On November 3, the Securities and Exchange Commission announced the adoption of Rule 15c3-5, which prohibits broker-dealers from providing customers with “unfiltered” or “naked” access to an exchange or alternative trading system (i.e., where broker-dealers allow customers to trade in those markets electronically using the broker-dealers’ market participant identifiers). The rule also requires broker-dealers to have better risk controls when they access the market on behalf of their customers or themselves. For example, broker-dealers must put in place risk management controls and supervisory procedures to help prevent erroneous orders, ensure compliance with regulatory requirements and enforce preset credit or capital thresholds.
The final rule includes certain limited exceptions to these requirements. For example, a broker-dealer providing market access is permitted to reasonably allocate control over specific regulatory risk management controls and supervisory procedures to a customer that is a broker-dealer, so long as such broker-dealer customer has better access to that ultimate customer and its trading information such that it can more effectively implement the specified controls and procedures.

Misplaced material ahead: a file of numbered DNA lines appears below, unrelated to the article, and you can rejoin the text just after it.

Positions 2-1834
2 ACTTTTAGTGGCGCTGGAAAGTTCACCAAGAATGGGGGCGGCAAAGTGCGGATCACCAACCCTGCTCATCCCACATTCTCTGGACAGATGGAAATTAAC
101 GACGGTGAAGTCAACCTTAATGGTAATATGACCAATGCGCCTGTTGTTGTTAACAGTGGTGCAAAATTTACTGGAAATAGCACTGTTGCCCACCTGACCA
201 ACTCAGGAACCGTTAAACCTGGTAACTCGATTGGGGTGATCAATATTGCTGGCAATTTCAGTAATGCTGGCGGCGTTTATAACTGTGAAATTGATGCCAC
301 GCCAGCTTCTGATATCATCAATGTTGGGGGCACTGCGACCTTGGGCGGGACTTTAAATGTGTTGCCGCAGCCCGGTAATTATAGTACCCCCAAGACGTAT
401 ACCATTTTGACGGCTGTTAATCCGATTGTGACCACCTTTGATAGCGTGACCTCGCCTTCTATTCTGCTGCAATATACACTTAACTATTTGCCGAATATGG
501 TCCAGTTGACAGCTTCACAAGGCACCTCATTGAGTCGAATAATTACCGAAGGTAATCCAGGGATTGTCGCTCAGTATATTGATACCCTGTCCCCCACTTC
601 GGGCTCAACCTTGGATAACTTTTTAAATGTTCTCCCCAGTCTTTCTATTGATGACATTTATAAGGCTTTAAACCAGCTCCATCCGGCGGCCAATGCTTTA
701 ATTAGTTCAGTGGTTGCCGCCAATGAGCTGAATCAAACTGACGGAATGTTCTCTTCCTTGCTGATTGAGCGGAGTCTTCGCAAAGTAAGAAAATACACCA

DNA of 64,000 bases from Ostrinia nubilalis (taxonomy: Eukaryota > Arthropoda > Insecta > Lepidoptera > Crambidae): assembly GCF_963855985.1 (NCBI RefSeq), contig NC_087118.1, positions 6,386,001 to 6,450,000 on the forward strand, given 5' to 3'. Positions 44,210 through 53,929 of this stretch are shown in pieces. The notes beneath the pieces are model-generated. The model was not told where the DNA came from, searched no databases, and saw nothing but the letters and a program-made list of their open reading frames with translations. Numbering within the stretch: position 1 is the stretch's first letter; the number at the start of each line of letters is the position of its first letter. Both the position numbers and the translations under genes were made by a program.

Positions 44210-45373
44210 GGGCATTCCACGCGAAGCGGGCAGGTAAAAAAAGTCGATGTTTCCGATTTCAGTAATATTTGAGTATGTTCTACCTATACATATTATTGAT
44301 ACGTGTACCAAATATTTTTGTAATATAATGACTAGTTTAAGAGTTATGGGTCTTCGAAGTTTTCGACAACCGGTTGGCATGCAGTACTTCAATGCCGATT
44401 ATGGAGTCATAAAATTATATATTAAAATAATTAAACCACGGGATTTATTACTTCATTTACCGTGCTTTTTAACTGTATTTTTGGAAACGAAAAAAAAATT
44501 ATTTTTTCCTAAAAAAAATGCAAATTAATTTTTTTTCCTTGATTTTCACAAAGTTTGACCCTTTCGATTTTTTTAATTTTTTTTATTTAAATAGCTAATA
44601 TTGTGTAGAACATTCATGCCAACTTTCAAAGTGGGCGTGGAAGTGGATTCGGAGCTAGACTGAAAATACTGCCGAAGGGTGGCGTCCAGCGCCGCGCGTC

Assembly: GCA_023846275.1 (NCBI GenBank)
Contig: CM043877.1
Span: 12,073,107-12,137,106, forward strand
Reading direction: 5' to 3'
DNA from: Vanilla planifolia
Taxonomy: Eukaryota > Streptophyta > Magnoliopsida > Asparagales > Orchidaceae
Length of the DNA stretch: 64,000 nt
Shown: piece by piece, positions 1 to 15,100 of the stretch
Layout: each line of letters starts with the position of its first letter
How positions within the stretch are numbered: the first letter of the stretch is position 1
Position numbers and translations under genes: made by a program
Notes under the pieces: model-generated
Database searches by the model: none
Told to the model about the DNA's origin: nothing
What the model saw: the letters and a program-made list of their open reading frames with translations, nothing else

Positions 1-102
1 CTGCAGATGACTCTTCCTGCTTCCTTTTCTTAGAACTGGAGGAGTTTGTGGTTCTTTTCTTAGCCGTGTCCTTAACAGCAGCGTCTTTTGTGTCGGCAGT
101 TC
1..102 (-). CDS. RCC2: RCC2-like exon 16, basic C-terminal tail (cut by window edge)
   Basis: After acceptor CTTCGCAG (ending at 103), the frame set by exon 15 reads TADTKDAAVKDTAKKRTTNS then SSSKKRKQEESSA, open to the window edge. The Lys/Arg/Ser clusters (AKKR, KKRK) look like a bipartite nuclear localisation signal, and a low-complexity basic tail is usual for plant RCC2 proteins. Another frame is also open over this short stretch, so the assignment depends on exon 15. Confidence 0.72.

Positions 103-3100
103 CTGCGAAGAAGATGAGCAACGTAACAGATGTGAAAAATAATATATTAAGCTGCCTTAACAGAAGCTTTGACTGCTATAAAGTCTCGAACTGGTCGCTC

According to the SEC, the new rule aims to bring greater standardization, accountability and transparency to market behaviors. “I have previously likened unfiltered access to giving your car keys to a friend who doesn’t have a license and letting him drive unaccompanied,” said SEC Chairman Mary Schapiro. “This rule requires that broker-dealers not only remain in the car, but also maintain control of it so we can all be assured the rules of the road will be observed before the car is ever put into drive.”
The new rule will be effective 60 days from the date of its publication in the Federal Register. Once effective, broker-dealers subject to the rule will have six months to comply with the requirements.